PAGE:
The frame will be completed by assembllng the Side bars with the cross bars propsatisfactory results,

erly positioned with respect thereto, and attaching the plates which have been ncorporated into the integral cross bar construc tions to the side bars to form a permanent frame structure. The attachment may be efl'ctedvery satisfactorily by arc welding, but other means of achieving the result may be employed.

It is not necessary to the successful practice of my invention that the embossment on the connecting plate be invariably spherical, inasmuch as other forms of enlargement or projection may be used, having in mind the attainment of the purposes of the present invention, which are to enable use to be made of the idea of attaching the squared ends of tubular cross bars to the connecting plates, regardless of the angle at which they stand in relation to the axis ofthe "cross bar. The angle necessarily varies from normality to the axis when tapering frames are being produced.

.It is obviously within the scope of my invention to'fuse and weld the parts by fineans other than the electric arc, as hereinbefore described.

The manufacture herein disclosed is the subject-matter of the claims of an application filed by me on October 16, 1924, Serial No. 743,912, as a division of the present application. c

Having thus described my invention, what I claim and desire to obtain by Letters Patent of the United States is:

1. The process of connecting metal parts by electric welding which comprises the steps of forming one of such parts with a spherical embossmentand the other as a tubular member adapted to be seated upon the said embossment, and permanently connectingthe said partsby welding circumferentially at the line of contact of the parts. l.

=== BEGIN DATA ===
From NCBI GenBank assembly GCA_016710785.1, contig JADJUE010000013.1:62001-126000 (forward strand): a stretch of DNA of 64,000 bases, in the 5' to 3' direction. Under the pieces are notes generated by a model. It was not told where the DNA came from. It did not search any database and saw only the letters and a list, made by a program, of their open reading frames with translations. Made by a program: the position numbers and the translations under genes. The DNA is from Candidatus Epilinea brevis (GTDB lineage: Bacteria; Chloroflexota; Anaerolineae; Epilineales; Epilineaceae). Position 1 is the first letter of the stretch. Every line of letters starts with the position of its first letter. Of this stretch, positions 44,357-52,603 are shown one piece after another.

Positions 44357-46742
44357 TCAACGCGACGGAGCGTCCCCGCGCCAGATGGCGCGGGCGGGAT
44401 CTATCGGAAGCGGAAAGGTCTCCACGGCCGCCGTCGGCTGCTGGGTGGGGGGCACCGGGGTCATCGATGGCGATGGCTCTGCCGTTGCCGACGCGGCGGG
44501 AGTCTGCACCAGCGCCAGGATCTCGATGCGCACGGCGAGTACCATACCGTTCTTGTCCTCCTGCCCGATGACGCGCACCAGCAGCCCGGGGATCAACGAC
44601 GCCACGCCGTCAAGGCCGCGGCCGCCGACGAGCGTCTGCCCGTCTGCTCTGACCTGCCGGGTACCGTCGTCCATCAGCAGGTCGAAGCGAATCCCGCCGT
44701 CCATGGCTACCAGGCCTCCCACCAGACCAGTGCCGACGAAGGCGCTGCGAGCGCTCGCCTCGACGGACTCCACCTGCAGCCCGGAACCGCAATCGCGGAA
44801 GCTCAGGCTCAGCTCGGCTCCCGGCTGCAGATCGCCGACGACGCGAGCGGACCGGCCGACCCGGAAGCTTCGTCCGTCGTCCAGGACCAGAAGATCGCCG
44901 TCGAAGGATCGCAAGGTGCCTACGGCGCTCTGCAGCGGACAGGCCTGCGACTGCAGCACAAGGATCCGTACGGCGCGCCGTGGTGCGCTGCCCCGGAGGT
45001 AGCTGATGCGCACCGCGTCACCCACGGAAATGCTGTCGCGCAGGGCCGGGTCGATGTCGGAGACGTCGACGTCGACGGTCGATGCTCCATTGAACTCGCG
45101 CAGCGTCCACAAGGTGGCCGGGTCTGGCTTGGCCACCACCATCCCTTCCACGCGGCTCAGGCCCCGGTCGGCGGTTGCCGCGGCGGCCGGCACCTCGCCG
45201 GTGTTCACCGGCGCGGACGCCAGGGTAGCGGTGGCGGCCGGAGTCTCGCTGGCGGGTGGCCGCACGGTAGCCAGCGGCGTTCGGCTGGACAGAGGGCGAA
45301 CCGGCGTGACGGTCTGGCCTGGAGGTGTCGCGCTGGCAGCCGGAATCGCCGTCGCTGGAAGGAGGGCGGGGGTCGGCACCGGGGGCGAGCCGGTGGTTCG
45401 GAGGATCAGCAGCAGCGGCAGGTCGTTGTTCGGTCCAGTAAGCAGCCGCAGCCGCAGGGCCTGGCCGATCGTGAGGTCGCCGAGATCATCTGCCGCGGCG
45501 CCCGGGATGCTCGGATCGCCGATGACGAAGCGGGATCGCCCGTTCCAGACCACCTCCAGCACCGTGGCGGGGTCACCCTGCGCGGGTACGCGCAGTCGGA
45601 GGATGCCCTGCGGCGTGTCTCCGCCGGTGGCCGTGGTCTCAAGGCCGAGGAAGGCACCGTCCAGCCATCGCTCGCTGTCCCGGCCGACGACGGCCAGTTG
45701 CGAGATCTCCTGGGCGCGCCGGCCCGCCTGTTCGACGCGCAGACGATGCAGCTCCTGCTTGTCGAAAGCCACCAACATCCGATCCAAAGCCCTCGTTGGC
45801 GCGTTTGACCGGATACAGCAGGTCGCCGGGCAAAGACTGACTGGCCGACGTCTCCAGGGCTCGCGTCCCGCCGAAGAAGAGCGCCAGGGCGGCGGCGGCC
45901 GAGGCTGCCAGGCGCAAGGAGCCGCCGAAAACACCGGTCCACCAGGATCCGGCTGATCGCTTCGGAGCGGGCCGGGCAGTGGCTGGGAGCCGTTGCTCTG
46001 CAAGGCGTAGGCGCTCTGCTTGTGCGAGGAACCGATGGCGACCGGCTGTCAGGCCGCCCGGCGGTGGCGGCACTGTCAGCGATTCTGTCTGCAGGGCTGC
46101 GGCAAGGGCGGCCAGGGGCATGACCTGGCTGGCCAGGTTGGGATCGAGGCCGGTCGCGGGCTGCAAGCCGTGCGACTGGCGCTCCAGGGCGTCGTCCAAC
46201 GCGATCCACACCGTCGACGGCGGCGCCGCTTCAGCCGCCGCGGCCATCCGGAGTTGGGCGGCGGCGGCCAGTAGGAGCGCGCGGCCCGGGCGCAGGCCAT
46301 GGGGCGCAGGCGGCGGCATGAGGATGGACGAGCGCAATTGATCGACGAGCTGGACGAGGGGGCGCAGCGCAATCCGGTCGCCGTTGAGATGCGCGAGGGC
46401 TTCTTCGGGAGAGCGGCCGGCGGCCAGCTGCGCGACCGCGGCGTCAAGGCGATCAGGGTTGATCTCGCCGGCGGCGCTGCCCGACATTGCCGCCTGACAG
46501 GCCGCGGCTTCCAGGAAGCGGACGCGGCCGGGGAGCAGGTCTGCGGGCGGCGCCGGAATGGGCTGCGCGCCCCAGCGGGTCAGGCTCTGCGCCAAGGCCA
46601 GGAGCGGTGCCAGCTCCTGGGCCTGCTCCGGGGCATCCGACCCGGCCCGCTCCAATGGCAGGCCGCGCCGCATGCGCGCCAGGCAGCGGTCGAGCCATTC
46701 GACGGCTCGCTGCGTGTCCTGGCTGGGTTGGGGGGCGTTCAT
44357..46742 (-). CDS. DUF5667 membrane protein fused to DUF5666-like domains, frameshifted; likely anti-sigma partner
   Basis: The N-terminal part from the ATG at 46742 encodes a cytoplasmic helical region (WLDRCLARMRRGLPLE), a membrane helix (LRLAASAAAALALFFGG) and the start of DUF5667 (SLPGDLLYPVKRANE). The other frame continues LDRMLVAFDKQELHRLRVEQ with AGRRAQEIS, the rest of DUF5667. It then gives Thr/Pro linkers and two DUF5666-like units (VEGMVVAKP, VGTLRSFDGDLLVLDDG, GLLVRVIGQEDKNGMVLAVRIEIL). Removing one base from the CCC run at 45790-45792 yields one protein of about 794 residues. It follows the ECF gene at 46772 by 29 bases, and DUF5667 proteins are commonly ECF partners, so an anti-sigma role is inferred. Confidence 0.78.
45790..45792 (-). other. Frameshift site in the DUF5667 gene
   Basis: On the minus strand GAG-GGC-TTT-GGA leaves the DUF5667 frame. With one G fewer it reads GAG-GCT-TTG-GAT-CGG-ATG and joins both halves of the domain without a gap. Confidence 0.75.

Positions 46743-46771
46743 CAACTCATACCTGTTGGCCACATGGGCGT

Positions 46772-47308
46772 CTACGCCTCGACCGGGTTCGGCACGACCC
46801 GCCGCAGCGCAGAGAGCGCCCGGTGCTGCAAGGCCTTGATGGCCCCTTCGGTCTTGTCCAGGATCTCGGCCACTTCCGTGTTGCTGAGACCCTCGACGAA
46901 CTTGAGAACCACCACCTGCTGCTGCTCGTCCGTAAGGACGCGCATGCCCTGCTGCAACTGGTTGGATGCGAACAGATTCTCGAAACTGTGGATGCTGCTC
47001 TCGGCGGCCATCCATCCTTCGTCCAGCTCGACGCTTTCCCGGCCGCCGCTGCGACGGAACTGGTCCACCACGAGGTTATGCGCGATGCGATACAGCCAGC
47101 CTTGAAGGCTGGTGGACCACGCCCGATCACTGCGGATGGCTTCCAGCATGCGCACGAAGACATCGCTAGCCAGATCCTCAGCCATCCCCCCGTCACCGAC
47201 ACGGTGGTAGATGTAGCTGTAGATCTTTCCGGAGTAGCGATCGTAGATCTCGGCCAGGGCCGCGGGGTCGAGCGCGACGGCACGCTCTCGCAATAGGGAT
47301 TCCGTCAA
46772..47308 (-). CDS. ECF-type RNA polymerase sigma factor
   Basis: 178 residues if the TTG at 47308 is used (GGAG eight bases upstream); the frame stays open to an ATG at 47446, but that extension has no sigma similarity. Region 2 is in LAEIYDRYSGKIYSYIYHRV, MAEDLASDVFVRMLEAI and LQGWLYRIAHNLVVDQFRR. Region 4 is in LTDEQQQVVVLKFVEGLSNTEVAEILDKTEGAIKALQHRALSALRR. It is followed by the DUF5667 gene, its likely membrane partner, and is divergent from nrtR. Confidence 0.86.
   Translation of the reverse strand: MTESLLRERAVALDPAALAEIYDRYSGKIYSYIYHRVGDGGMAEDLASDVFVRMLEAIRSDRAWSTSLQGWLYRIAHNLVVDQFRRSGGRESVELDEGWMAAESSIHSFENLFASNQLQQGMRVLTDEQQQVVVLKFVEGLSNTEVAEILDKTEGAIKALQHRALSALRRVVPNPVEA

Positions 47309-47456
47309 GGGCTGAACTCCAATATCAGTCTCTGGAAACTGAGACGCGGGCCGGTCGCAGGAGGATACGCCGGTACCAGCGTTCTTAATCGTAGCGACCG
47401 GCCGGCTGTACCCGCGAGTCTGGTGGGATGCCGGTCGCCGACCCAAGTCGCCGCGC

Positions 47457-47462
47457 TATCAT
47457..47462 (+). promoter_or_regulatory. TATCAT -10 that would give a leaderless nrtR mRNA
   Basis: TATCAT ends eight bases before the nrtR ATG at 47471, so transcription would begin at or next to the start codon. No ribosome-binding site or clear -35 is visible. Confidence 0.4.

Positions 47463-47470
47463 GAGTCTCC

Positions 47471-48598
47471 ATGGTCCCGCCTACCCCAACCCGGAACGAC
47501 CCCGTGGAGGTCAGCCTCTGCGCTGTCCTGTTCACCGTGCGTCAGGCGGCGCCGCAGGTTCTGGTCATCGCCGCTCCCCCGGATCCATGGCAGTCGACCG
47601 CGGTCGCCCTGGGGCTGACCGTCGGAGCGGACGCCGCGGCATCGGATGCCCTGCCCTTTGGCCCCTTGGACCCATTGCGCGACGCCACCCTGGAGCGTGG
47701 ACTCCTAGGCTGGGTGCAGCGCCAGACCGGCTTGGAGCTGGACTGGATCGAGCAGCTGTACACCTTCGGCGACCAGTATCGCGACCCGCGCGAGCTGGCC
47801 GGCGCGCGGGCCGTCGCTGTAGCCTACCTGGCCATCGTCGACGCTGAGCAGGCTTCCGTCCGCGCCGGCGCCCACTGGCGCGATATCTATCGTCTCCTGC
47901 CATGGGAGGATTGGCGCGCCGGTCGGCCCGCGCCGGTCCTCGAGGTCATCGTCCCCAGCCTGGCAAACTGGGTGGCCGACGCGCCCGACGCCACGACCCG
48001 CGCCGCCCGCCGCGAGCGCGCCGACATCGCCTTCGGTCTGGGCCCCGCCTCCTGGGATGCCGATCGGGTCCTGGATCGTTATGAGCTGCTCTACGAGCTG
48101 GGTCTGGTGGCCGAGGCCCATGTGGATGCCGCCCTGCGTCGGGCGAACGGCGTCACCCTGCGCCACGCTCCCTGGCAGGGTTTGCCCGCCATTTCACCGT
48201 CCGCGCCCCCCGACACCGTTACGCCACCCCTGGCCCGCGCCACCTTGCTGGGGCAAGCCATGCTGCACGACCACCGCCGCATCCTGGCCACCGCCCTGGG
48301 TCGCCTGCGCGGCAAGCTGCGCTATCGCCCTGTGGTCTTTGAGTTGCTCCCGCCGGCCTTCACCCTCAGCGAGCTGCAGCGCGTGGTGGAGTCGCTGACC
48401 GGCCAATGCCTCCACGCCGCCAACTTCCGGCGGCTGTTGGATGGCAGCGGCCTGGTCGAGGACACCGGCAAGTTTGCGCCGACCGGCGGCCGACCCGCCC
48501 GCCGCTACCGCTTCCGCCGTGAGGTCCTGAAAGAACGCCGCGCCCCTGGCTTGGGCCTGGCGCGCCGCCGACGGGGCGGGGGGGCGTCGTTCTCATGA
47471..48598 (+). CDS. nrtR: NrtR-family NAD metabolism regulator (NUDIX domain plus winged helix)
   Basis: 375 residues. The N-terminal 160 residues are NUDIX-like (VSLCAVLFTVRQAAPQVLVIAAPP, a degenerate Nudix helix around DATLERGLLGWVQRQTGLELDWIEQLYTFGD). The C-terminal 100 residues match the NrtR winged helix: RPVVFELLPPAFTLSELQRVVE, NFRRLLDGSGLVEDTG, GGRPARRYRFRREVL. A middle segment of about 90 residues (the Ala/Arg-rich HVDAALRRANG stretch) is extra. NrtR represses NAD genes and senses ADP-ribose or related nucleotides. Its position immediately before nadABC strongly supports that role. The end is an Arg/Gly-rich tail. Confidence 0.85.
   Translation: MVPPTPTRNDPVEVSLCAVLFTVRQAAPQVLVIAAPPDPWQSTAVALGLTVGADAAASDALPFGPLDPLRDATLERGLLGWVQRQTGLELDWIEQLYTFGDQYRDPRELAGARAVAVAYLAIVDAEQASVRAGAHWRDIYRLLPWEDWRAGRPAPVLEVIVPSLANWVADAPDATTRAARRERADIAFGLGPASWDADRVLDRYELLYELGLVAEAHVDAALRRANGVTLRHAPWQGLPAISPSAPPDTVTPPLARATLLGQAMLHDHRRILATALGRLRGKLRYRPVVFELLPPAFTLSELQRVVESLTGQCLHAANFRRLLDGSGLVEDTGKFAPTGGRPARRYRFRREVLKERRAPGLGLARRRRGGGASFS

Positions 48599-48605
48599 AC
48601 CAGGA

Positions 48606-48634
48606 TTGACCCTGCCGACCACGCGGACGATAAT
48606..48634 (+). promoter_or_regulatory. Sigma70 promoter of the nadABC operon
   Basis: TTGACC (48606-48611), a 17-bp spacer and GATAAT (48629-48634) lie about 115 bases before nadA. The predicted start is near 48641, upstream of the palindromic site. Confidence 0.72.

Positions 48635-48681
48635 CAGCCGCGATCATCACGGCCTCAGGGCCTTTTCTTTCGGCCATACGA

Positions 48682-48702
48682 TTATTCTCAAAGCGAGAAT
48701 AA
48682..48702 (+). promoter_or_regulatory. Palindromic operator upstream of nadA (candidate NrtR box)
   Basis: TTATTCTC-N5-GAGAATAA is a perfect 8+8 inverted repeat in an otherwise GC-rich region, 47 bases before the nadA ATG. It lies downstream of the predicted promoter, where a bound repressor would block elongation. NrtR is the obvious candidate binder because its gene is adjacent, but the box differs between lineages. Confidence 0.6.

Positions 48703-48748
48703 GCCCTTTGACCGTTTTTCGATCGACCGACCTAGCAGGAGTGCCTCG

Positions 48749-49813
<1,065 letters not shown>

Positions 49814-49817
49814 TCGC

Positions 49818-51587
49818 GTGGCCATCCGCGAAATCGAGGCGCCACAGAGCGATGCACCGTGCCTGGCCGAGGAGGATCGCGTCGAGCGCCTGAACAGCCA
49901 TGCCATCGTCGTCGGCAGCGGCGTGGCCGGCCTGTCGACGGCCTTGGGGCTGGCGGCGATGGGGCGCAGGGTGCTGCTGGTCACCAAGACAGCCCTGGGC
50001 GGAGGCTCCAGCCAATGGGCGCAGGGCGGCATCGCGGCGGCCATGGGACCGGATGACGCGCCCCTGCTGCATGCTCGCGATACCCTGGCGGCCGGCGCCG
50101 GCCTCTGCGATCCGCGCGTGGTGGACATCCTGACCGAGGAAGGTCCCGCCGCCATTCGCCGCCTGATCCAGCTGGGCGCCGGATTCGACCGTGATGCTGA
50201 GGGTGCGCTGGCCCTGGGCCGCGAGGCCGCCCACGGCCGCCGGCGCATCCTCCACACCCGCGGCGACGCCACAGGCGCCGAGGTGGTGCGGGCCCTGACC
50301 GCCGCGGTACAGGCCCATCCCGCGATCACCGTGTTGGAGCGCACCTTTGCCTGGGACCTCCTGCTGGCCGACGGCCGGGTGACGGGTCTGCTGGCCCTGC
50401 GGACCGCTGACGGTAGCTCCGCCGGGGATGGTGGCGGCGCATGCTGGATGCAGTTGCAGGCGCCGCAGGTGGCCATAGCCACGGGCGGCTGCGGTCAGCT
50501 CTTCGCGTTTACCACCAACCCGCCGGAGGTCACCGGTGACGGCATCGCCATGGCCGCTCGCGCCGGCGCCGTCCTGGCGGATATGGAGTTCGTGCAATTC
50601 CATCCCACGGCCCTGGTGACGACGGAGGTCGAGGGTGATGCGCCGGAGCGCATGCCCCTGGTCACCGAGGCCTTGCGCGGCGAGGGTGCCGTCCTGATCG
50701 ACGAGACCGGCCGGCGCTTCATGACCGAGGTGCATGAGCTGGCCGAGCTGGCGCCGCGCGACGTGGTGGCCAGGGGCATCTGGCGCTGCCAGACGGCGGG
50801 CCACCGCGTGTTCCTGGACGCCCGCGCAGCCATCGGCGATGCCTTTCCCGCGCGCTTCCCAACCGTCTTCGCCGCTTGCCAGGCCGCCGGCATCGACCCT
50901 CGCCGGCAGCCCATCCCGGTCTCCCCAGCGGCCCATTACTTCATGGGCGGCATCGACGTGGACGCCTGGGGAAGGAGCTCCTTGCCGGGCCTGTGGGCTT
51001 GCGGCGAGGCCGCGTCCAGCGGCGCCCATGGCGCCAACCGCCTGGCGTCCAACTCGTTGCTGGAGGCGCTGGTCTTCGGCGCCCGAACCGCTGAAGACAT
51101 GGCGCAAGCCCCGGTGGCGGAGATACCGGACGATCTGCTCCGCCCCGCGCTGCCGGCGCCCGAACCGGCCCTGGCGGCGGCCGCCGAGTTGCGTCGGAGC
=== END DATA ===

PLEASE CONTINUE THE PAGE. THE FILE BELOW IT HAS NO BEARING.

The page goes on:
2.' The process of connecting metal parts by electric welding which comprises the steps of forming one of such parts with a spherical embossment and the other as a tubular member with a square cut end adapted to be seated upon the said embossment, and permanently connecting the said parts by arc welding circumferentially at the line ofcontact of the parts.

3. The process of connecting metal parts which consists in arranging the ends of a tubular member in engagement with spherical embossments formed upon metal plates standing in planes which are convergent angularly with relation to the axis of the tubular member, and fusing the parts by means of an electric current-to weld them into an integral structure.

4. The process of connecting metal parts which consists in arranging the ends, of a tubular member in engagement with sphe rstanding in planes which are convergent angularly with relation to the axis of the tubular member, and conducting an electric current by means of a fusible weldrod to fuse the parts and deposit the metal flowing from the weldrod upon the joint to constitute an integral structure. v v 5 The process of connecting metal parts at variant angles which consists in providing one of such parts with a spherical embossment and the other as a tubular memher with a square cut end adapted to be seated upon the embossment to produce the desired angle in the relation of the parts, and joining the said parts by the fusion of the same in the line of their contact to produce an integral structure.

6. The method of forming a torsional R. STRESAU.

Witnesses \V. I. 'wmno,

ELizAnE'rH MURRAY.

Referenced by
Citing PatentFiling datePublication dateApplicantTitle
US2886344 *Oct 10, 1955May 12, 1959BeachTow bar
US4813591 *Apr 4, 1988Mar 21, 1989Schwinn Bicycle CompanyMethod of fabricating a rear fork assembly for a bicycle and drop out bracket therefor
US6000719 *Apr 28, 1997Dec 14, 1999The Budd CompanyBody bracket and welding technique
US6408515 *Aug 20, 1998Jun 25, 2002Dana CorporationMethod for manufacturing an engine cradle for a vehicle frame assembly
Classifications
U.S. Classification219/137.00R, 29/897.2, 280/800
International ClassificationB23K33/00
Cooperative ClassificationB23K33/006
European ClassificationB23K33/00B2